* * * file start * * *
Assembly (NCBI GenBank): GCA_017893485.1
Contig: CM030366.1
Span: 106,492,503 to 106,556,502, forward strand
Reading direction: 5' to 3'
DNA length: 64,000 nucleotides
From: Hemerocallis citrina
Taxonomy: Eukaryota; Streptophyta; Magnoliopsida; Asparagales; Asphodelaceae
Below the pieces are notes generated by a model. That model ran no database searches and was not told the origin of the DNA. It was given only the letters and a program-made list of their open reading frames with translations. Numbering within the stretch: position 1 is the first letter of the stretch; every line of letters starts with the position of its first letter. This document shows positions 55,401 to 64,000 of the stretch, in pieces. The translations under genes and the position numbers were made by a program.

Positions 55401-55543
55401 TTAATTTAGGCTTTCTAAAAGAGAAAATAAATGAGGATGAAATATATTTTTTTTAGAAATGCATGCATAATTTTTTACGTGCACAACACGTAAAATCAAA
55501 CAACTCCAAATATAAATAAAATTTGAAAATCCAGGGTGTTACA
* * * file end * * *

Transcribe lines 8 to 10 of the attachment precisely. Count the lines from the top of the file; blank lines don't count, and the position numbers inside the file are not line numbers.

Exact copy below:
Below the pieces are notes generated by a model. That model ran no database searches and was not told the origin of the DNA. It was given only the letters and a program-made list of their open reading frames with translations. Numbering within the stretch: position 1 is the first letter of the stretch; every line of letters starts with the position of its first letter. This document shows positions 55,401 to 64,000 of the stretch, in pieces. The translations under genes and the position numbers were made by a program.

Positions 55401-55543
55401 TTAATTTAGGCTTTCTAAAAGAGAAAATAAATGAGGATGAAATATATTTTTTTTAGAAATGCATGCATAATTTTTTACGTGCACAACACGTAAAATCAAA